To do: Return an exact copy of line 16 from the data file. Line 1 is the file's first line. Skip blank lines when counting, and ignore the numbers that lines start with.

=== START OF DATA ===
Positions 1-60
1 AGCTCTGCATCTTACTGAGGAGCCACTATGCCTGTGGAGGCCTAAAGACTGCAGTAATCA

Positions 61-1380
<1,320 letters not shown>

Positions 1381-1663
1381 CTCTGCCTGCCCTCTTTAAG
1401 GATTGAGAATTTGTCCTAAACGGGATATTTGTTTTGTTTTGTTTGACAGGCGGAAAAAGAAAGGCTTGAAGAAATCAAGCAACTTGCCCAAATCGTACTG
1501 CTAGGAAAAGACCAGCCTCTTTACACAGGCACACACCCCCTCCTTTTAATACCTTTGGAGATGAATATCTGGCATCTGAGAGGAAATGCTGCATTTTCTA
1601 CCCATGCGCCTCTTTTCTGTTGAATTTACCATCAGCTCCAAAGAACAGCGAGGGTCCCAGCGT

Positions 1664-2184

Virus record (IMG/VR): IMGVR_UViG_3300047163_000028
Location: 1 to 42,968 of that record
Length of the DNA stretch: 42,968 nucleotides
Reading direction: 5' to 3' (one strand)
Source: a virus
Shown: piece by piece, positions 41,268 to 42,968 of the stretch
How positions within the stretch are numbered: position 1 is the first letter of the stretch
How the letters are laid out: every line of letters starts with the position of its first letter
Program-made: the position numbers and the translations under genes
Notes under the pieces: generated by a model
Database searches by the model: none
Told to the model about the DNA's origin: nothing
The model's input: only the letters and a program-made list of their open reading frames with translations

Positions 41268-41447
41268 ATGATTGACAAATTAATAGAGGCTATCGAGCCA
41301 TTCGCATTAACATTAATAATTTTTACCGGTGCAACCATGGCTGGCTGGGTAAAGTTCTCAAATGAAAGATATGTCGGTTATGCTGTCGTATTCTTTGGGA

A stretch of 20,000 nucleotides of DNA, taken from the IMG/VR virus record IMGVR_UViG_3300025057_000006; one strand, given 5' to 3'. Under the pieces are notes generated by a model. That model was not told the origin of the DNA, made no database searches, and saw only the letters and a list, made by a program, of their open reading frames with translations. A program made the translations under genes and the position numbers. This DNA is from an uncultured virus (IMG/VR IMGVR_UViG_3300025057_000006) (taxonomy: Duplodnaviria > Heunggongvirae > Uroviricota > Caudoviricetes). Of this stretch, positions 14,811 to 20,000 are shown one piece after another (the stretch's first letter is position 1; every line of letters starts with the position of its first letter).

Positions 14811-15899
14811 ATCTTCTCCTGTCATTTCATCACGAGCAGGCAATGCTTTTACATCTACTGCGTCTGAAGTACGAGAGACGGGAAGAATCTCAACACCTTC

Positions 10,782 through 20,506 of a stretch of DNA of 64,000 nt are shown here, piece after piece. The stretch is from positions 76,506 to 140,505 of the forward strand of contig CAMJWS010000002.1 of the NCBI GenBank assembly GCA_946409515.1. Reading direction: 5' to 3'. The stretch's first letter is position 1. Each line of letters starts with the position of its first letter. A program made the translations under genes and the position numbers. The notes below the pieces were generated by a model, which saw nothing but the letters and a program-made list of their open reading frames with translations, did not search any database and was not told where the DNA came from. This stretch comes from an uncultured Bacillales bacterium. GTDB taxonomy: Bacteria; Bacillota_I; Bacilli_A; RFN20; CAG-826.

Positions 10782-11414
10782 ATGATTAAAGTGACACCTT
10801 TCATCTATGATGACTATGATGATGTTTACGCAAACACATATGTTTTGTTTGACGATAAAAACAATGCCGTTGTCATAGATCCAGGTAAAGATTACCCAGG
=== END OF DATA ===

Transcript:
Shown: piece by piece, positions 41,268 to 42,968 of the stretch